The out-of-band power manager (132) may vary the power setpoint (145) dynamically during operation of the computer processor to achieve an optimum combination of power savings, case temperature, and computer processor performance. The out-of-band manger (132) may vary the power setpoint (145) by calculating and setting a value for any of the preferred operating points or any operating parameters of the computer processor. In many embodiments the preferred operating points never vary but the operating parameters of the computer processor are continually varied to achieve the preferred operating points.

Unlike out-of-band power managers that calculate an operating state (144) for a computer processor according to embodiments of the present invention, out-of-band power managers in prior art calculate an operating state only in dependence upon a power setpoint and currently-measured operating metrics of the computer processor, not in dependence upon the current p-state of the computer processor. As such, out-of-band power managers of the prior art calculated operating states in complete ignorance of performance metrics of the computer processor because, as mentioned above, a p-state is set in dependence upon such performance metrics. In contrast to those prior art power managers, an out-of-band power manger (132) according to embodiments of present invention may calculate an operating state (144) in dependence upon the currently-measured operating metrics of a computer processor as well as performance metrics of the computer processor through the current p-state of the computer processor.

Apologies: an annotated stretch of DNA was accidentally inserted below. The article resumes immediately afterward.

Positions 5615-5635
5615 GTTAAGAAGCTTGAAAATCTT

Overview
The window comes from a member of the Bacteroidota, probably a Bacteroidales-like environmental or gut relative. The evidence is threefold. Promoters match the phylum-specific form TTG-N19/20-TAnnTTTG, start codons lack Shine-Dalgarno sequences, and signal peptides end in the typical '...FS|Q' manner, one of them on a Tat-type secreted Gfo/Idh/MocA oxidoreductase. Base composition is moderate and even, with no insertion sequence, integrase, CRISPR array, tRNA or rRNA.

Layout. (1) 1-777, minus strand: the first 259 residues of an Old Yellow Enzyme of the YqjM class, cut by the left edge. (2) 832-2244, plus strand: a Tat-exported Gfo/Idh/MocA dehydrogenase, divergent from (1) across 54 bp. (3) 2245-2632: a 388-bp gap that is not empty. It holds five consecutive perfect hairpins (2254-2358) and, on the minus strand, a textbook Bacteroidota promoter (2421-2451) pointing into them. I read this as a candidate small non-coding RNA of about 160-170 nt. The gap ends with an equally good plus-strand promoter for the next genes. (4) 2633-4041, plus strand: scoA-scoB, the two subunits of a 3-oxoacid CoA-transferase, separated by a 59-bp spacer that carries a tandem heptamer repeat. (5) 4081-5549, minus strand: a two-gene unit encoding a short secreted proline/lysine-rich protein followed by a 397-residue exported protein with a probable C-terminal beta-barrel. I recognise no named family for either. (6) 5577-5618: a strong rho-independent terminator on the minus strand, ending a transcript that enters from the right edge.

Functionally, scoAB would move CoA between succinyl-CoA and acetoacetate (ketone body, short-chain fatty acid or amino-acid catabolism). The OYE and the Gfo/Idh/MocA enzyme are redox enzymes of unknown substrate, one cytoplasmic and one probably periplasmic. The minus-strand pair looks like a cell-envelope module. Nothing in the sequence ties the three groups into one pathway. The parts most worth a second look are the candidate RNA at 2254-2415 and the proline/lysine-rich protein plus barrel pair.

Consider, for further explanation, an example power setpoint that defines a preferred operating point of 50 watts of power consumption by the computer processor and a current operating state of a computer processor at 768 megahertz clock speed. Consider also that the only operating metric used by the out-of-band power manager to calculate the operating state is the power consumption of the processor, which is currently measured at 10 watts. An out-of-band power manager of the prior art may calculate a new operating state only in dependence upon the currently-measured operating parameter of 10 watts and the power setpoint, such that the calculated operating state defines a new clock speed of 1.2 gigahertz. Consider also that the low power consumption of the computer processor, 10 watts, is caused by a high p-state, a low core voltage level for example, set by an in-band power manager in dependence upon performance metrics of a computer processor that indicate that the processor is under a low load or is idle. In such an example, increasing the clock speed of the computer processor by the prior art out-of-band power manager only increases power consumption with relatively little, if any, increase in performance of the computer processor due to the processor's currently low load.